Moktan's family come from a poor village in Nepal's remote hill district of Ilam. His elderly father borrowed 175,000 rupees (about £1,000) to pay for his passage and agency fees to Qatar, in the hope that he would be able to send some of his earnings home. The money, was borrowed from a loan shark and was supposed to be reimbursed by Moktan's Qatari employer, but this did not happen. The family now fear that the loan shark will demand that Moktan's two sisters, aged 14 and 16, who were collateral for the loan, be sent to work in brothels in Mumbai to pay off the debt.

And this isn't really a story.  It is a shallow summary of a man who gave his life to benefit his family.  

The number of deaths, is numbly called a grim statistic.  Life and death should not be referred to as statistics as it cheapens the stories of their lives, the loves they left behind, the children and dreams.  A report I read in The New Republic states that at the current rate, more than 4,000 migrant workers will die by the time Qatar puts on the 2022 World Cup.   

How can we even think about the term – current rate?  We aren’t talking about the stock market or test scores or inflation.  As soon as these stories began surfacing, there should have been an end to it.  There should never have been a current rate.  Every country with a team competing in the 2022 World Cup should have refused to allow a single player to enter that country, let alone to compete in a stadium built on the blood and bones of immigrant workers.  Instantly.  Unequivocally.  But that is too simple.  Because in this world the poor are worth less.

There is so much more to this story, of course.  Corruption.  FIFA.  Blatter (the re-elected president of FIFA described the conditions of the workers as "infractions" involving a marketing company).  But what we must always think about is that under every statistic or rate or ridiculous fool using a euphemism for murder are the lives of humans.  Just like us.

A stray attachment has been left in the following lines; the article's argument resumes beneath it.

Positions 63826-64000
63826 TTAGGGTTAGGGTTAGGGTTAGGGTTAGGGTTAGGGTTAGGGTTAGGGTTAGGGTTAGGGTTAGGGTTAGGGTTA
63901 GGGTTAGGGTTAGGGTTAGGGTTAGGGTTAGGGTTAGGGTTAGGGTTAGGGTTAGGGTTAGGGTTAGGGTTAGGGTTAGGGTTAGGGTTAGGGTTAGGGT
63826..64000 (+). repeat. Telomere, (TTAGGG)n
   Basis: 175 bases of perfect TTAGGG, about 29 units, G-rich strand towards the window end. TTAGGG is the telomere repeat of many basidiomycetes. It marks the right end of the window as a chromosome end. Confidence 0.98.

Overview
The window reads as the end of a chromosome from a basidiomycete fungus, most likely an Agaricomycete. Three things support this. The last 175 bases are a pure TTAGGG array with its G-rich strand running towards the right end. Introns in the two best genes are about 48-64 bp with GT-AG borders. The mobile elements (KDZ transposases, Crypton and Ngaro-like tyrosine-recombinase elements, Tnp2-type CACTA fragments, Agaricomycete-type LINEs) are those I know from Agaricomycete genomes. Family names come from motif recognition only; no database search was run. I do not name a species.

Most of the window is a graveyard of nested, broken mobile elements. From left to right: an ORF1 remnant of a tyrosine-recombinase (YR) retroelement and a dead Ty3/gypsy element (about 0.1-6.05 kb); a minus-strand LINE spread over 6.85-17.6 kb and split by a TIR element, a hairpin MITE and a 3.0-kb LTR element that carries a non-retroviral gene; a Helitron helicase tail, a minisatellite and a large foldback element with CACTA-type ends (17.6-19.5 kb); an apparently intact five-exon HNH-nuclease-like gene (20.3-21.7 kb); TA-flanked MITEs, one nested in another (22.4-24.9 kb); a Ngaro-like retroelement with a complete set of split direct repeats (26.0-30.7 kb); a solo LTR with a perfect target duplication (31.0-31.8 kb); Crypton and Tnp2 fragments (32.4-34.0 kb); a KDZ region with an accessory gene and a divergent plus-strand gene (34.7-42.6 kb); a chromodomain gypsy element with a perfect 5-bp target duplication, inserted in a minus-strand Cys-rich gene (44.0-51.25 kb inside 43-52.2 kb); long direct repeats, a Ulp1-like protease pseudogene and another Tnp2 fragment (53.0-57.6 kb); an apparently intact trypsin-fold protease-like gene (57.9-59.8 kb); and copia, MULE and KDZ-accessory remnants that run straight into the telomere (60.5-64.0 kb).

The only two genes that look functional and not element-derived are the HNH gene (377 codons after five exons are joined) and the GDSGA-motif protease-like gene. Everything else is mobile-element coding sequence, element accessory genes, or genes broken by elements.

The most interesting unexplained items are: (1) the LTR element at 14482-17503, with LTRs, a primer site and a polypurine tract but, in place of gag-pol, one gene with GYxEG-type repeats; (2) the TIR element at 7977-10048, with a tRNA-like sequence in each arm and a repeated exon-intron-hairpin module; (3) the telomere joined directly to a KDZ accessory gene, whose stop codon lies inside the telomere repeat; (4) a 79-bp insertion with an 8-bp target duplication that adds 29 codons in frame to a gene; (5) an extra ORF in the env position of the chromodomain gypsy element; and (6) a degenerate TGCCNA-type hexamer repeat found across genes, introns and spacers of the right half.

Sunday, May 10, 2015

Mother's Day 2015

I miss my mom.  It comes and goes, this feeling of missing her.  There are some days when I barely think of her at all.  Others, when I see something she’s written or look through a leaded glass window or lampshade that she lovingly created, when I think of her and smile.  Then there are days when I just miss her.  When I’d love to call her on my way home from work, or drive up to her house in the NC mountains and spend the weekend with her, or play her a new song on guitar.  She would listen, my mom.  She would really listen. 

So the other day, when my second graders were writing their own cards and letters to their moms, I missed her in that selfish way; that way that is all about me.   Because for so many years I would write that letter along with my kids. While my students were busy writing about being thankful for their moms being their when they are sick, I would write about being thankful for our childhood memories.  While my kids were thanking their moms for making them food and getting them their favorite clothes or toys, I would write my own love letter reminding my mom of just how much she meant to me.  For the past three years, I haven't been able to do that.